When a fellow believer is going through a tough time it is tempting to offer some sort of reassurance:
All too often that comes out something like; “I’m sure you’ll be fine” or “I’m sure the doctor’s got it wrong” or “she’ll be right”.
And to be honest I think most recipients of such “reassurance” have a strong feeling that what’s on offer here is really a platitude. That although the giver may have good intentions, he or she simply isn’t qualified to guarantee such a claim. Although in many circumstances this willful misrepresentation causes no damage and slides off the external veneer of the recipient – it can cause a lot of damage.
Case in point – what if God forbid the recipient didn’t get better? Wouldn’t the earlier reassurances sound like mockery – maybe even torment as the recipient already on their own roller coaster of despair has another “loop the loop” added by this “reassurance”. Continue reading
I’ve recently read a great old book, and I want to recommend it to you.
The book is by a guy called Athanasius it was written in the fourth century and it is called “On the Incarnation.” The writing of Athanasius is very good in itself, but the edition published in 1944 by St Vladimir’s Press has been additionally blessed by a wonderful little introduction by C.S. Lewis.
It is this introduction that I want to focus on because I think Lewis makes some astute comments with regards to our own reading habits today.
Lewis commented that there is an idea around that ancient books are only read by academics and the amateur should stick to modern books. I think this idea is still there (well in fact I know). I know because I have to confess I have just partaken in it myself. Immediately before I read this book by Athanasius I read one chapter from each of two church history books about the man himself – almost as if to gain some comfort about the man before I actually read his work. Continue reading
If there is one thing I see as being key to church, it is functionally believing that the Bible is the Word of God.
That is to say, in their heart of hearts actually believing that the scriptures are breathed out by God and useful for correcting, rebuking and training in righteousness so His people can be fully equipped for good works.
Of course pretty much every church you go to will say that they believe the Bible is the word of God. But there’s is a difference between saying it and acting as if you believe it. My take on the kiwi landscape is that sadly many churches functionally do not believe the Bible is the Word of God, nor for that matter do they believe that the Gospel is the power of God. This is the real reason why so many New Zealand churches are failing those whom they are called to love. Consequently they end up becoming enslaved to worldly philosophies as they engage in endless dialogue to develop “strategies” to bring new folk into church, rather than labouring like approved workmen to present the gospel in the vernacular to those whom they are called to love. Continue reading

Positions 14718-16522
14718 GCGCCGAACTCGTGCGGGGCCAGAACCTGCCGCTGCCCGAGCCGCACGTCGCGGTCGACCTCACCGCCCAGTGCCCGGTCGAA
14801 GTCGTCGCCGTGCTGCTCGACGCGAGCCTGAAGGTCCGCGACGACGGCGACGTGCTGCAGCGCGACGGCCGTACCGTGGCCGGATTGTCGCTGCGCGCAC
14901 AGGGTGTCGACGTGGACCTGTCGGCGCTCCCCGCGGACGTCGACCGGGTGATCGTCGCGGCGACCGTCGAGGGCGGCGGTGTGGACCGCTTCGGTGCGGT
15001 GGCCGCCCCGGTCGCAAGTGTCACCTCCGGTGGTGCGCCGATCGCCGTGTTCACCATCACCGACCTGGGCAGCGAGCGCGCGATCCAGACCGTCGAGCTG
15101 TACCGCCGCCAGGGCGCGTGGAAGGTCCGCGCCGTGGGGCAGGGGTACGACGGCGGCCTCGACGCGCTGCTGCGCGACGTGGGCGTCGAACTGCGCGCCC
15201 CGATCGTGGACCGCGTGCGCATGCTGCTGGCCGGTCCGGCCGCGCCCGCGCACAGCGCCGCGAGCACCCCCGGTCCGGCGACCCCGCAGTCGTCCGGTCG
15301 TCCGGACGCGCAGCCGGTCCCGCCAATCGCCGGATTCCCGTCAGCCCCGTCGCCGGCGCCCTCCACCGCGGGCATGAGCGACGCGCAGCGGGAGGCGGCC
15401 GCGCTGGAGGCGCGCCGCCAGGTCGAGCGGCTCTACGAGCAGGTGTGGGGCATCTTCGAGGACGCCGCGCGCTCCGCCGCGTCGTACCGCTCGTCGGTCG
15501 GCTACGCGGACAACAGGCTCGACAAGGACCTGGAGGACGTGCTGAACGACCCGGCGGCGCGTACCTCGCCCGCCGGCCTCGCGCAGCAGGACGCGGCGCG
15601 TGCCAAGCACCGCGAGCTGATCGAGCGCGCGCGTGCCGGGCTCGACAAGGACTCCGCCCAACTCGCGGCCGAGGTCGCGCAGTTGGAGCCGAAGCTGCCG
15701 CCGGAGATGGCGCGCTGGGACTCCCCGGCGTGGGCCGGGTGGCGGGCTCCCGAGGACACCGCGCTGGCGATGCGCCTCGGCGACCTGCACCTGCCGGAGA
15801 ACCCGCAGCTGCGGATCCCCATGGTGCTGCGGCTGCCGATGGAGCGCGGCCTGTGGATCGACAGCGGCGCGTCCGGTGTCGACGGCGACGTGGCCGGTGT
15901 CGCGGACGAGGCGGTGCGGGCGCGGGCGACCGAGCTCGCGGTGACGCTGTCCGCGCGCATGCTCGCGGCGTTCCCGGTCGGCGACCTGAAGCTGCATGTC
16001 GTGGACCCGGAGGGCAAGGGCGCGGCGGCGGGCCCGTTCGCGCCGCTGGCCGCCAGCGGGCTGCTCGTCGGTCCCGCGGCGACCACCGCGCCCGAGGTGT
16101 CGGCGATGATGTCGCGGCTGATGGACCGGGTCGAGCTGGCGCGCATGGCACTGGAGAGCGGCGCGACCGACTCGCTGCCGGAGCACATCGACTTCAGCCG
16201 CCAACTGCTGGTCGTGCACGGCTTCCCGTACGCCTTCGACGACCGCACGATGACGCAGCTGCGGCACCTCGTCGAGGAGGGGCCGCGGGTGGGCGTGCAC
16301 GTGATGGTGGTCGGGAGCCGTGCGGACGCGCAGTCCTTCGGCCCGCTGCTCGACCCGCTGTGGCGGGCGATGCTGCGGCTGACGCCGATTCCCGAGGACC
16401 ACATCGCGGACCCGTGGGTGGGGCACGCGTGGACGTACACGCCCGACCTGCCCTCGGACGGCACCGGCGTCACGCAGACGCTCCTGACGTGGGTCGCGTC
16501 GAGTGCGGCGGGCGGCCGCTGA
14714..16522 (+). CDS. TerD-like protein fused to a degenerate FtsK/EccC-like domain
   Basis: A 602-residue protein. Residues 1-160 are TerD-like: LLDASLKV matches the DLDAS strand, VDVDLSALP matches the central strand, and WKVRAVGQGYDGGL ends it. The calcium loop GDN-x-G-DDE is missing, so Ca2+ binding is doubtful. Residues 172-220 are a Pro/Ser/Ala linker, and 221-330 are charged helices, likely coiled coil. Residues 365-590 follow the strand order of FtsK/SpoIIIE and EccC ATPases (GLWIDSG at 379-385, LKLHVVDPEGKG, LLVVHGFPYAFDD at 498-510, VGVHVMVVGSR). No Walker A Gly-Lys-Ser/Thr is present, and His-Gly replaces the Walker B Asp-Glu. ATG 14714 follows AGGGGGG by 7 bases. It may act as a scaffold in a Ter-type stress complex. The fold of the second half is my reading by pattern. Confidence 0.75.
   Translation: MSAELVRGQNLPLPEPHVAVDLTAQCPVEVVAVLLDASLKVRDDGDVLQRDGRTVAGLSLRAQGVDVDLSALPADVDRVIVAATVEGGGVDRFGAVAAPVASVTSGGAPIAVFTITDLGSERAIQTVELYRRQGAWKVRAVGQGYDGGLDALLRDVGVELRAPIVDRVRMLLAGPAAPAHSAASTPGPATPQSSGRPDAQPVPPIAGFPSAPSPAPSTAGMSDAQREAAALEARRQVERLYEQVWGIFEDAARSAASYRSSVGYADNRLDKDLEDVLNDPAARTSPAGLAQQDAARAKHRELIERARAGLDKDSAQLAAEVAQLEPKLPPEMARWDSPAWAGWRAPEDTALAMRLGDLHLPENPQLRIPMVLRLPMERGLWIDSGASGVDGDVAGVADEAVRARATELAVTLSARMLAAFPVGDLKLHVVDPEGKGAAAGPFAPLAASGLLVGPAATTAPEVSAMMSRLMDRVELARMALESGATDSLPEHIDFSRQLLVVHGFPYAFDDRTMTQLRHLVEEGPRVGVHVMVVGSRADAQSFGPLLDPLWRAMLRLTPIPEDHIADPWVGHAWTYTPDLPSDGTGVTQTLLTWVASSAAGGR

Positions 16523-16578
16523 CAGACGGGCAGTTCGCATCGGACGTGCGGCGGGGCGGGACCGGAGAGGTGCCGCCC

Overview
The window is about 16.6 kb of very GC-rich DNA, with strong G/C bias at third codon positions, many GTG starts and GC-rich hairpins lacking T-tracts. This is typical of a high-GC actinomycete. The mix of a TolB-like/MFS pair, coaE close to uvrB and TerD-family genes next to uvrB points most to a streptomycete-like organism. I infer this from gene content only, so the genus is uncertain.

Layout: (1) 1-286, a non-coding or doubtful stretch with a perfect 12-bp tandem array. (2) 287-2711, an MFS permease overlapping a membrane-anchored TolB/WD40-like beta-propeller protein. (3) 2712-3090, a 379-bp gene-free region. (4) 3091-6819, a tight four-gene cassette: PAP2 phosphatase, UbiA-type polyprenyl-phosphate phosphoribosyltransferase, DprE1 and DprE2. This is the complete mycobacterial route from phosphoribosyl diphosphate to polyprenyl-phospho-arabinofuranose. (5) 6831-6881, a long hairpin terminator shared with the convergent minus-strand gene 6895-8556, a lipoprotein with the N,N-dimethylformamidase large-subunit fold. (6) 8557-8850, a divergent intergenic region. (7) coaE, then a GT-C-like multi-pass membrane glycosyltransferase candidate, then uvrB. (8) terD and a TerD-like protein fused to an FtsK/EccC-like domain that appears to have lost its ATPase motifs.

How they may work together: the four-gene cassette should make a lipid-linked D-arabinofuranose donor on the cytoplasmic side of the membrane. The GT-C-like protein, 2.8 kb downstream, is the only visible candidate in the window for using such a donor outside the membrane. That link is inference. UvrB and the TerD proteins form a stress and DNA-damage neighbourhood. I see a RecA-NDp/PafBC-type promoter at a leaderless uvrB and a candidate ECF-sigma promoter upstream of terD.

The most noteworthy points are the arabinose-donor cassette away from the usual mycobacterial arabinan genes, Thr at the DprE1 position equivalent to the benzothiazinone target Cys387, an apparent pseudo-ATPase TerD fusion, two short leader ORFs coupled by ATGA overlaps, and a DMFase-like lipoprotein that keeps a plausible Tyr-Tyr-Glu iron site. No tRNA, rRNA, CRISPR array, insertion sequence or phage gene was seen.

This billboard in Napier is stirring up an awful lot of media hype. How ought we respond to this as Christians?
Here’s a pretty well reasoned response from Mark Keown from Laidlaw College.
Without even commenting upon the theology behind the billboard, I can see that this church is indulging in the style of tabloid media sensationalism with the aim of evoking a response. It certainly achieved this aim, but like Mark Keown I question the wisdom of it all. Continue reading
An observation of mine with regard to the internet age is that we have an awful lot of information at our finger tips. I’m not that old but I still remember the days before computers were widespread. We had a Pears Cyclopedia in our front room, that was always my first port of call for any reference matters. I thought it was amazing. Who could have imagined that within twenty odd years we’d have such things as Google and Wikipedia at our fingertips. Even more amazing. At the mere keying of a few words we have more information than we can wave a memory stick at. Fantastic!
One criticism of this revolution though is that although our knowledge is wide ranging thanks to all this information at our fingertips it tends to be quite shallow – simply because we have spread ourselves too thinly and don’t have the capacity to go deep.
Sadly Christian culture has not proved impervious to this and there appears to be a drift to a shallower sound-bite version of Christianity. The time demands of social media (Facebook etc), the blogosphere and Youtube have meant that the time to do the “hard yards” has been squeezed out.
One positive impact of the internet on Christians is that there is so much good stuff out there. Resources are extremely easy to lay your hands on. Sermons from top notch preachers are plentiful and online. For the discerning browser there are some gems to be had.
Yet on the downside I fear that in doing so we have entertained a “cult of personality” in the Christian scene. You know – what’s Driscoll or Keller or Carson or MacArthur got to say on this? Implicit in this is the risk that we don’t back our own local ministry to the same degree. I fear that as we do this we are putting the power of personalities over the power of the word of God. That scares me.
With that in mind I want to present to you an article written by Ian Nelson, a retired Anglican vicar here in Christchurch.
It’s a gem.
Not only does it rebuke me for falling to the classic “ad hoc” fallacy of thinking my generation was better than the last. But it lays before us the humble ministry of a Godly couple – Roger and Reena Thompson – a couple who had more impact for the gospel in Christchurch than Driscoll, Keller and such and a couple whom I personally thank God for.
I hope you find it as edifying as I do.